Atlantic Coastal Fisheries Cooperative Management Act Provisions; Tautog Fishery, 13864-13867 [08-1026]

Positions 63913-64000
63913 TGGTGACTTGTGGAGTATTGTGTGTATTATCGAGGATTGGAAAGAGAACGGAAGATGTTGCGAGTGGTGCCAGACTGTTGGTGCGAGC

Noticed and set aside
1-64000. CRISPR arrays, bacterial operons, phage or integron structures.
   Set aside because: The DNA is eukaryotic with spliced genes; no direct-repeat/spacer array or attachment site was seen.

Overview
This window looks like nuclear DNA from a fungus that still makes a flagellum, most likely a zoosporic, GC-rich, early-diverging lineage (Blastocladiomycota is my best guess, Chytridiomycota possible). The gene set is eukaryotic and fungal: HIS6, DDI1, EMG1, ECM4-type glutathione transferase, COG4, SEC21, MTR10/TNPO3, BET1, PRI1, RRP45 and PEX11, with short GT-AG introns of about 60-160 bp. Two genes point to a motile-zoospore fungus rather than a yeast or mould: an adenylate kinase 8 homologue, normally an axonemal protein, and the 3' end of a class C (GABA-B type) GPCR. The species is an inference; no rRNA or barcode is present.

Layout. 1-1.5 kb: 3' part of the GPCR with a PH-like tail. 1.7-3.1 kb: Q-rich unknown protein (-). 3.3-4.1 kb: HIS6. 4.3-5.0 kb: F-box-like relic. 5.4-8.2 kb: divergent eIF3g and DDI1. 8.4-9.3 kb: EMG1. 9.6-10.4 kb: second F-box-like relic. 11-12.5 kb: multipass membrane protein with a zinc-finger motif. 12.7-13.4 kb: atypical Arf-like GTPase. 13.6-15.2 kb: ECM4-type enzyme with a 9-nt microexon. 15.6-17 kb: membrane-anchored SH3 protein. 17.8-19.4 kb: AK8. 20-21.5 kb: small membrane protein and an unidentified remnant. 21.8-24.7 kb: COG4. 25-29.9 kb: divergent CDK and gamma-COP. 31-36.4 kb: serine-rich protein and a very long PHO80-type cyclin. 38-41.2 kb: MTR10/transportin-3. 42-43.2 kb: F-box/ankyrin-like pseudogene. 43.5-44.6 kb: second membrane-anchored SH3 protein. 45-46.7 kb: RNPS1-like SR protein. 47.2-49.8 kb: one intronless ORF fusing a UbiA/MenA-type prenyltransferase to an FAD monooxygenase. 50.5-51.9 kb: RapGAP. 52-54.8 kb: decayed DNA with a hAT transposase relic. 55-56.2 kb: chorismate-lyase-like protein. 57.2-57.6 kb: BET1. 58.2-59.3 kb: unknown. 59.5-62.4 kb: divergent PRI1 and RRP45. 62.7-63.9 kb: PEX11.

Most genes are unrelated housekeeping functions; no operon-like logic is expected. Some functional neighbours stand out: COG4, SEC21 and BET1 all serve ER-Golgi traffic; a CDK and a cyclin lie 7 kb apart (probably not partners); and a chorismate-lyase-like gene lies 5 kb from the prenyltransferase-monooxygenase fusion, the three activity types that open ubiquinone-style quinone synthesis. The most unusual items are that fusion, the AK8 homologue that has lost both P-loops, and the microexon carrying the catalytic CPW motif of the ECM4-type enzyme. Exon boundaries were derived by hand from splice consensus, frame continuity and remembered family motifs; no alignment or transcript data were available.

Download as PDF 13864 Federal Register / Vol. 73, No. 51 / Friday, March 14, 2008 / Notices Std 625, 1st Edition, Design, Construction, Testing, and Commissioning of Large, Low Pressure, Refrigerated Tanks and their Associated Systems FOR FURTHER INFORMATION CONTACT: Steve Crimaudo, Standards Department, e-mail: (crimaudos@api.org). Valves RP 591, 4th Edition, Process Valve Qualification Procedure Std 608, 4th Edition, Metal Ball Valves—Flanged, Threaded, and ButtWelding Ends Std 603, 8th Edition, CorrosionResistant, Bolted Bonnet Gate Valves—Flanged and Butt-Welding Ends FOR FURTHER INFORMATION CONTACT: Gordon Robertson, Standards Department, e-mail: (robertsong@api.org). Electrical Equipment RP 500, 3rd Edition, Classification of Locations for Electrical Installations at Petroleum Facilities Classified as Class 1, Division 1 and Division 2 RP 505, 2nd Edition, Classification of Locations for Electrical Installations at Petroleum Facilities Classified as Class 1, Zone 0, Zone 1 and Zone 2 RP 545, 1st Edition, Lighting Protection for Above Ground Storage Tanks FOR FURTHER INFORMATION CONTACT: Gordon Robertson, Standards Department, e-mail: (robertsong@api.org). Heat Transfer Equipment Std 663, 1st Edition, Multiple Hairpin Heat Exchangers Std 664, 1st Edition, Spiral Plate Heat Exchangers FOR FURTHER INFORMATION CONTACT: Gordon Robertson, Standards Department, e-mail: (robertsong@api.org). Instruments and Control Systems RP 554, 2nd Edition, Process Instrumentation and Control, Parts 2 &3 FOR FURTHER INFORMATION CONTACT: Gordon Robertson, Standards Department, e-mail: (robertsong@api.org). rwilkins on PROD1PC63 with NOTICES Corrosion and Materials TR 934–C, 1st Edition, Materials and Fabrication of 11⁄4 Cr–1⁄2 Mo Steel Heavy Wall Pressure Vessels for High Pressure Hydrogen Service Operating at or Below 825 °F (441 °C) RP 934–A, 2nd Edition, Materials and Fabrication Requirements for 21⁄4 Cr– 1M0 & 3Cr–1Mo Steel Heavy Wall VerDate Aug<31>2005 19:17 Mar 13, 2008 Jkt 214001 Pressure Vessels for High Temperature, High Pressure Hydrogen Service RP 936, 3rd Edition, Refractory Installation Quality Control Guidelines TR 938–B, 1st Edition, Use of 9Cr–1Mo– V (Grade 91) Steel in the Oil Refining Industry RP 941, 7th Edition, Steels for Hydrogen Service at Elevated Temperatures and Pressures in Refineries and Petrochemical Plants FOR FURTHER INFORMATION CONTACT: Steve Crimaudo, Standards Department, email: (crimaudos@api.org). Inspection API 510, 10th Edition, Pressure Vessel Inspection Code: In-service Inspection, Rating, Repair, and Alteration RP 574, 3rd Edition, Inspection Practices for Piping Systems Components RP 576, 3rd Edition, Inspection of Pressure Relieving Devices Publ 581, 2nd Edition, Base Resource Document—Risk Based Inspection FOR FURTHER INFORMATION CONTACT: David Soffrin, Standards Department, email: (soffrind@api.org). Pressure Relieving Systems Std 521, Addendum 1 to 5th Edition, Guide for Pressure-relieving and Depressuring Systems RP 520, Part 1, 8th Edition, Sizing, Selection and Installation of Pressure-Relieving Devices in Refineries, Part 1—Sizing and Selection FOR FURTHER INFORMATION CONTACT: Steve Crimaudo, Standards Department, email: (crimaudos@api.org). Mechanical Equipment Std 614, 5th Edition, Lubrication, ShaftSealing, and Control-oil Systems and Auxiliaries for Petroleum, Chemical and Gas Industry Services Std 619, 5th Edition, Rotary-Type Positive-Displacement Compressors for Petroleum, Petrochemical, and Natural Gas Industries FOR FURTHER INFORMATION CONTACT: Gordon Robertson, Standards Department, email: (robertsong@api.org). Meetings/Conferences: The Spring Refining and Equipment Standards Meeting will be held in New Orleans, Louisiana, April 14–16, 2008. The Fall Refining and Equipment Standards Meeting will be held in Los Angeles, California, November 10–12, 2008. Interested parties may visit the API website at http://www.api.org/meetings/ for more information regarding participation in these meetings. PO 00000 Frm 00038 Fmt 4703 Sfmt 4703 Safety and Fire Protection RP 2350, 4th Edition, Overfill Protection for Storage Tanks in Petroleum Service Publ 2218, 3rd Edition, Fireproofing Practices in Petroleum and Petrochemical Processing Plants Publ 2210, 4th Edition, Flame Arrestors for Vents of Tanks Storing Petroleum Products Publ 2510A, 3rd Edition, Fire Protection Consideration for the Design and Operation of Liquefied Petroleum Gas (LPG) Storage Facilities FOR FURTHER INFORMATION CONTACT: David Soffrin, Standards Department, email: (soffrind@api.org). For additional information on the overall API standards program, Contact: David Miller, Standards Department, email: miller@api.org. Dated: March 10, 2008. Richard F. Kayser, Acting Deputy Director. [FR Doc. E8–5179 Filed 3–13–08; 8:45 am] BILLING CODE 3510–13–P DEPARTMENT OF COMMERCE National Oceanic and Atmospheric Administration RIN 0648–XG11 Atlantic Coastal Fisheries Cooperative Management Act Provisions; Tautog Fishery National Marine Fisheries Service (NMFS), National Oceanic and Atmospheric Administration (NOAA), Commerce. ACTION: Notice of determination of Noncompliance; Declaration of a moratorium. AGENCY: SUMMARY: In accordance with the Atlantic Coastal Fisheries Cooperative Management Act (Atlantic Coastal Act), NMFS, upon a delegation of authority from the Secretary of Commerce (Secretary), has determined that the State of New Jersey has failed to carry out its responsibilities under the Atlantic States Marine Fisheries Commission’s (Commission) Interstate Fishery Management Plan for Tautog (Plan) and that the measures New Jersey has failed to implement and enforce are necessary for the conservation of the tautog resource. This determination is consistent with the findings of the Commission on February 7, 2008. Pursuant to the Atlantic Coastal Act, a Federal moratorium on fishing for tautog within the state waters of New Jersey is hereby declared and will be effective on April 1, 2008. Tthe E:\FR\FM\14MRN1.SGM 14MRN1 Federal Register / Vol. 73, No. 51 / Friday, March 14, 2008 / Notices moratorium will be withdrawn when New Jersey is found to have come back into compliance with the Commission’s Tautog Plan. DATES: Effective April 1, 2008. ADDRESSES: Harold C. Mears, Director, State, Federal and Constituent Programs Office, NMFS, Northeast Region, One Blackburn Drive, Gloucester, MA 01930. FOR FURTHER INFORMATION CONTACT: Bob Ross, Fishery Management Specialist, NMFS, Northeast Region, (978) 281– 9327, fax (978) 281–9117, e-mail Bob.Ross@noaa.gov. SUPPLEMENTARY INFORMATION: rwilkins on PROD1PC63 with NOTICES Non-Compliance Statutory Background The Atlantic Coastal Act, 16 U.S.C. 5101 et seq. sets forth a non-compliance review and determination process that is triggered when the Commission finds that a state has not implemented measures specified in the Plan and refers that determination to the Secretary for review and potential concurrence. The Secretary delegated all decision-making under this process to NMFS, although NMFS is required to notify the Secretary before any final action is taken. The Atlantic Coastal Act’s noncompliance process involves two stages of decision-making. In the first stage, the Secretary (delegated to NMFS) must make two findings: 1) whether the state in question has failed to carry out its responsibility under the Commission’s Interstate Fishery Management Plan; and if so 2) whether the measures that the state failed to implement and enforce are necessary for the conservation of the fishery in question. These initial findings must be made within 30 days after receipt of the Commission’s non-compliance referral and consequently, this first stage of decision-making is referred to as the ‘‘30-day Determination.’’ A positive 30-day Determination triggers a mandatory moratorium on fishing within state waters for the fishery in question. This moratorium may begin immediately or at any time within six (6) months of the 30-day Determination. Commission Referral of NonCompliance On February 7, 2008, the Commission voted the State of New Jersey out of compliance with the Commission’s Tautog Plan. Specifically, the Commission found that New Jersey had not implemented management measures to achieve the required 25.6 percent reduction in tautog exploitation as was required by Addendum IV and Addendum V to the Tautog Plan. VerDate Aug<31>2005 19:17 Mar 13, 2008 Jkt 214001 Addenda IV and V were developed in response to the best and most recently available science as set forth in the January 2006 peer reviewed tautog stock assessment. The stock assessment indicated that stock levels were at historic lows, that the coastwide stock was overfished and that overfishing was occurring. Addendum IV mandated that states reduce their harvest by 25.6 percent and Addendum V allowed states discretion to parse Addendum IV’s reductions between the different fishing sectors (i.e., commercial versus recreational). The Commission’s vote on February 7, 2008, was the culmination of months of debate between the Commission and its Scientific Technical Committee (TC) on the one hand and the State of New Jersey and the New Jersey Marine Fisheries Council (NJ Council) on the other. Throughout this process, New Jersey argued that it has already taken measures - outside of addenda IV and V - that have substantially reduced mortality in the state’s tautog population and that no additional restrictions on harvest are necessary to meet the Plan’s fishing mortality targets. To support this position, New Jersey submitted a numerous state-specific proposals to the Commission including a proposal based upon a Virtual Population Assessment (VPA), as well as proposals based upon a Trawl Based Assessment Method (TBAM). New Jersey admitted that its state VPA model was of much lower precision than the Commission’s coastwide VPA model and not suitable as a stand alone analysis. The TC concurred and rejected the state VPA. Similarly, the TC was unable to support New Jersey’s TBAM analysis due to the lack of comparable metrics between the state’s methodology and the Commission’s coastwide analysis. The TC also expressed concerns over certain assumptions contained in the TBAM analysis, and, as a result, could not approve New Jersey’s proposal. The NJ Council nevertheless remained committed to the TBAM analysis, which justified taking no further harvest restrictions, and the Council blocked state efforts to implement complying tautog regulations. The Council informed the Commission of their veto of the States’ complying tautog regulations in a letter dated November 7, 2007. This position formed the basis of the Commission’s vote on February 7, 2008 to find the State of New Jersey out of compliance. PO 00000 Frm 00039 Fmt 4703 Sfmt 4703 13865 Agency Action In Response to Commission Non-Compliance Referral The Commission forwarded the findings of their vote on February 7, 2008, in a formal non-compliance referral letter that the Secretary received on February 11, 2008. In response, NMFS began the Atlantic Coastal Act’s 30-day determination clock. Immediately thereafter, NMFS sent letters to the State of New Jersey, the Mid-Atlantic and New England Fishery Management Councils and to the Commission, advising them of the Atlantic Coastal Act’s non-compliance process, inviting them to provide commentary on the issue, and in the case of New Jersey, inviting the State to meet with NMFS to present its position in person or provide written comments on the Commission’s findings. Although New Jersey declined the invitation to meet, they did provide written comments to NMFS on February 28, 2008. New Jersey’s February 28, 2008 letter simply restated the arguments that New Jersey had made in support of the TBAM method before the TC and Commission. The letter presented no new facts, nor propounded any new arguments. The Mid-Atlantic Fishery Management Council commented on February 27, 2008 in support of the Commission’s noncompliance determination, but provided no new information in support of their conclusion. The Commission also responded on February 27, 2008 indicating that it had no further comments to add. No comments have yet been received from the New England Fisheries Management Council. Agency’s Findings New Jersey did not fulfill its responsibilities under the Commission’s Tautog Plan. New Jersey does not dispute that it has not implemented additional measures pursuant to Addendum IV and Addendum V. The addenda require states to reduce fishing mortality for tautog by 25.6 percent. In 2007, New Jersey, along with all other states on the Commission’s Tautog Management Board, voted to adopt the addenda as a mandatory part of the Tautog Plan. New Jersey, also voted to approve the findings of the 2006 tautog stock assessment upon which the Addenda were based. Specifically, the 2006 stock assessment concluded that existing Tautog Plan management measures were not enough to save the tautog resource; that still more reduction measures (Addenda IV and V) were necessary. Thus, New Jersey is in the position of agreeing with the scientific call for action (the 2006 stock E:\FR\FM\14MRN1.SGM 14MRN1 rwilkins on PROD1PC63 with NOTICES 13866 Federal Register / Vol. 73, No. 51 / Friday, March 14, 2008 / Notices assessment), agreeing with the proposed action itself (Addenda IV and V’s 25.6 percent reduction), yet a few months later, the State advances the argument that, all along, it need do nothing more under the Tautog Plan than was required of the State under the preexisting Tautog Plan. New Jersey used state-specific assessments to argue that it need do nothing under Addendum IV to meet the Plan’s mortality targets. Addendum IV allows New Jersey to make such an attempt, but places the burden on the state to establish that its methodology is ‘‘ at the same level of precision as the most recent [2006 tautog stock] assessment.’’ New Jersey failed to meet this burden. The scientists of the TC reviewed New Jersey’s proposals, but could approve none as being sufficiently precise. NMFS agrees with the TC’s findings and further notes that the most recent landings data - data that was unavailable to the TC and not present in New Jersey’s proposals shows a three fold increase in New Jersey recreational landings in 2006 over the prior years harvest. Accordingly, even if, for argument’s sake, the TC’s analysis was overly cautious at the time, New Jersey’s substantial increase in tautog harvest in 2006 seems to underscore the applicability of Addendum IV, or at the very least, justifies the lack of confidence in the State’s proposals and the need for additional constraints on harvest in New Jersey. Absent an acceptable submission by the state, New Jersey is required to comply with measures under Addenda IV and V. It has not, and has thus not fulfilled its responsibilities under the Tautog Plan. NMFS determined the measures that New Jersey failed to implement are necessary for the conservation of the fishery. The conservation basis of Addenda IV and V is straight-forward and obvious. The following facts are accepted by New Jersey and disputed by nobody: 1. According to the 2006 peerreviewed stock assessment, the tautog resource continues to be at very low biomass levels. 2. Since the mid–1980s, tautog has undergone a substantial decrease in total and spawning stock biomass, with both currently at levels about one-third of their historical averages. 3. Tautog is currently listed both as overfished and with overfishing occurring. The most recent landings data suggests that New Jersey’s recreational landings more than tripled in 2006. 4. Addendum IV and Addendum V directly respond to this conservation need and the addenda were voted upon VerDate Aug<31>2005 19:17 Mar 13, 2008 Jkt 214001 and unanimously approved by all states including New Jersey in 2007. New Jersey Council erroneously contends that it has already met the required reductions through measures it implemented under the pre-existing Tautog Plan. First, the 2006 stock assessment took account of the earlier Tautog Plan reductions for which New Jersey would like to claim credit. In other words, Addendum IV=s measures incorporated these earlier reductions and new, lower targets were still deemed necessary in order to rebuild the tautog resource. New Jersey, thus, has yet to contribute to any of the reductions deemed necessary under Addenda IV and V to conserve the resource. Second, New Jersey’s harvest as a percentage of the coastwide total harvest is significant. New Jersey landings by recreational and commercial harvesters frequently place New Jersey among the top harvesters of tautog. New Jersey=s recreational harvest as a percentage of the coastwide total rose by more than 300 percent from 2005 to 2006, ballooning from 5 percent to 17 percent, respectively. Commercial landings have remained between 15 and 23 percent of the 2003–2006 coastwide harvest. These numbers represent a significant contribution by New Jersey to the overall coastwide fishing mortality for tautog. Accordingly, its failure to implement conservation measures under Addenda IV and V will most certainly jeopardize any rebuilding efforts. A Moratorium Shall be Implemented on April 1, 2008 Pursuant to the Atlantic Coastal Act, NMFS must implement a moratorium within 180 days of the positive 30-day Determination that is being made in this matter. NMFS has determined that an April 1, 2008, closure would both benefit tautog conservation and allow for the necessary logistics that accompany such a closure. The April 1, 2008, date provides more conservation than dates towards the end of the six month moratorium window, which would not conserve tautog when they congregate to spawn in late spring/ early summer. Nor would these later potential closure dates capture the potential spike in tautog landings that occurred in the spring according to the most recent NMFS Marine Recreational Fisheries Statistical Survey data. An immediate closure i.e., on the first date after the positive 30-day Determination, (March 12, 2008) would likely provide the most conservation, although not significantly more, but the short time frame would make the closure difficult PO 00000 Frm 00040 Fmt 4703 Sfmt 4703 to implement as a matter of logistics and notice. Closure dates to the end of the six month moratorium window provide ample time for logistics and notice, more time than is necessary. In sum, an April 1, 2008, closure date would on balance maximize conservation while allowing sufficient time for the notice and logistics necessary to implement such closure. Moratorium Prohibitions Once the moratorium takes effect, the moratoriums’ proscribed conduct shall reflect the prohibited acts mandated by the Atlantic Coastal Act as set forth as 16 U.S.C. 5106(e). Accordingly, as of Tuesday, April 1, 2008, it shall be unlawful any person or vessel to do the following: 1. Engage in fishing for tautog (Tautogis onitis)–also commonly known as ‘‘blackfish’’ within New Jersey waters–0 to 3 nautical miles (0 to 5.5 kilometers) from shore; 2. Land, attempt to land, or possess tautog that are caught, taken, or harvested in New Jersey state waters– waters 0 to 3 nautical miles (0 to 5.5 kilometers) from shore; 3. Fail to return to the water immediately, with a minimum of injury, any tautog that are taken incidental to fishing for species (i.e., as bycatch) other than tautog; 4. Refuse to permit any officer authorized to enforce the provisions of this moratorium to board a fishing vessel subject to such person’s control for purposes of conducting any search or inspection in connection with the enforcement of this moratorium; 5. Forcibly assault, resist, oppose, impede, intimidate, or interfere with any such authorized officer in the conduct of any search or inspection under this moratorium; 6. Resist a lawful arrest for any act prohibited by this moratorium; 7. Ship, transport, offer for sale, sell, purchase, import, or have custody, control, or possession of, any tautog taken or retained in violation of this moratorium; or 8. Interfere with, delay, or prevent, by any means, the apprehension or arrest of another person, knowing that such other person has committed any act prohibited by this moratorium. Classification This declaration of a moratorium is consistent with the Atlantic Coastal Act at 16 U.S.C. 5106 insofar as New Jersey has been found to have failed to carry out its responsibilities under the Commission Tautog Plan and the measures that New Jersey has failed to implement and enforce are necessary for E:\FR\FM\14MRN1.SGM 14MRN1 rwilkins on PROD1PC63 with NOTICES Federal Register / Vol. 73, No. 51 / Friday, March 14, 2008 / Notices the conservation of the tautog fishery. Further, the moratorium prohibits fishing for tautog within New Jersey state waters and is being implemented within six (6) months of the agency findings. The declaration of moratorium is consistent with the Administrative Procedures Act at 5 U.S.C. 555 insofar as New Jersey was promptly notified of the Commission’s non-compliance referral and given an opportunity to meet with the agency and provide comments on the matter. New Jersey has also been promptly notified of the agency’s determination in this matter. The Assistant Administrator for Fisheries, NOAA (AA), finds that providing prior public notice and opportunity for comment is impracticable and unnecessary. Providing prior notice and opportunity for comment would be impracticable, because it would prevent the agency from executing its functions under the Act in a timely manner. The Act contemplates quick action on the declaration of a moratorium that would not be possible if prior notice and an opportunity for comment are provided. Furthermore, providing prior notice and opportunity for comment would be unnecessary because it would serve no purpose. The nature of a moratorium is described in the Act and, therefore, cannot be modified in response to public comments. The declaration of moratorium does not trigger the analytical requirements of the Regulatory Flexibility Act, 5 U.S.C. 601 et seq. because prior notice and opportunity for public comment are not required for this determination by the Administrative Procedures Act or any other law. The declaration of a moratorium does not fall under review under Executive Order 12866 insofar as the moratorium is not a regulatory action of the agency but is an action mandated by Congress upon the findings of certain conditions precedent set forth in the Atlantic Coastal Act, which also prescribes the nature and extent of the moratorium. The fishery is smaller relative to other Commission fisheries and a moratorium is not expected to materially adversely affect the economy or have an impact of over $100 million. The matter creates no serious inconsistency with actions by other agencies and it is not expected to have material budgetary impacts. The declaration of moratorium is not significant within the meaning of the Executive Order. The declaration of moratorium is not the result of a policy formulated or implemented by the agency, but is instead the result of the application of VerDate Aug<31>2005 19:17 Mar 13, 2008 Jkt 214001 found facts to the Congressional standards set forth in the Atlantic Coastal Act and as such, the declaration does not implicate federalism in the manner contemplated by Executive Order 13132. Further, the agency has consulted with New Jersey to the maximum extent practicable in this matter given the truncated timeframe set forth in the Atlantic Coastal Act. Rather, the Act provides clear evidence that Congress intended the Secretary to have the authority to preempt state law. That authority has been delegated from the Secretary to NMFS. The scope of the moratorium reflects the standards set forth in the Atlantic Coastal Act, and as such restricts state law to the minimum level necessary to further the objectives of the statute. Authority: 16 U.S.C. 5101 et seq. Dated: March 10, 2008. James W. Balsiger, Acting Assistant Administrator for Fisheries, National Marine Fisheries Service. [FR Doc. 08–1026 Filed 3–11–08; 12:07 p.m.] BILLING CODE 3510–22–S 13867 Comments must be received on or before March 31, 2008. ADDRESSES: Comments should be sent to the Commodity Futures Trading Commission, Three Lafayette Centre, 1155 21st Street, NW., Washington, DC 20581, attention: Office of the Secretariat. Comments may be sent by facsimile to 202.418.5521, or by e-mail to secretary@cftc.gov. Reference should be made to the ‘‘Proposed Exemptive Order for ST Gold Futures Contracts.’’ Comments may also be submitted through the Federal eRulemaking Portal at http://www.regulations.gov. All comments received will be posted without change to http:// www.CFTC.gov. DATES: FOR FURTHER INFORMATION CONTACT: Bruce Fekrat, Special Counsel, Office of the Director (telephone 202.418.5578, email bfekrat@cftc.gov), Division of Market Oversight, Commodity Futures Trading Commission, Three Lafayette Centre, 1155 21st Street, NW., Washington, DC 20581. SUPPLEMENTARY INFORMATION: I. Introduction COMMODITY FUTURES TRADING COMMISSION RIN 3038–AC52 Proposed Exemptive Order for ST Gold Futures Contracts Commodity Futures Trading Commission. ACTION: Notice of proposed order and request for comment. AGENCY: SUMMARY: The Commodity Futures Trading Commission (Commission) is proposing to exempt certain transactions in physically delivered futures contracts based on streetTRACKS Gold Trust Shares (ST gold futures contracts) 1 from those provisions of the Commodity Exchange Act (CEA or Act),2 and the Commission’s regulations thereunder, that are inconsistent with the trading and clearing of ST gold futures contracts as security futures. The proposed exemption would be conditioned on the compliance of transactions in ST gold futures contracts with the requirements established for security futures. The authority for the issuance of this exemption is found in Section 4(c) of the Act.3 1 streetTRACKS is a registered service mark of State Street Corporation, an affiliate of State Street Global Markets, LLC, the marketing agent for the streetTRACKS Gold Trust. 2 7 U.S.C. 1 et seq. 3 7 U.S.C. 6(c). PO 00000 Frm 00041 Fmt 4703 Sfmt 4703 In correspondence dated October 26, 2007, OneChicago, LLC (OneChicago or the Exchange),4 a contract market designated with the Commission pursuant to Sections 5 and 6(a) of the Act, proposed and requested Commission approval to list for trading ST gold futures contracts as security futures.5 OneChicago is noticeregistered with the Securities and Exchange Commission (SEC) as a national securities exchange under Section 6(g) of the Securities Exchange Act of 1934 (’34 Act) for the purpose of listing and trading security futures products. The approval request was filed pursuant to Section 5c(c)(2) of the Act and Commission Regulations 40.5 and 41.23.6 OneChicago submitted its request for approval under the 45-day fast-track review period established by Commission Regulation 40.5. The fasttrack review period for the Exchange’s submission was scheduled to expire on December 10, 2007. The review period was extended by the Director of the 4 OneChicago is jointly owned by the CME Group, Inc., IB Exchange Corp., and the Chicago Board Options Exchange. 5 In accordance with Section 2(a)(9)(B)(i) of the Act, Commission staff forwarded the new contract filing to the Securities and Exchange Commission, the U.S. Department of Treasury and the Board of Governors of the Federal Reserve System on October 29, 2007. No comments were received in response to this correspondence. On January 4, 2008, the Exchange filed a rule amendment concerning minimum price fluctuations to supplement its initial submission. 6 7 U.S.C. 7a–2(c)(2), 17 CFR 40.5, 41.23. E:\FR\FM\14MRN1.SGM 14MRN1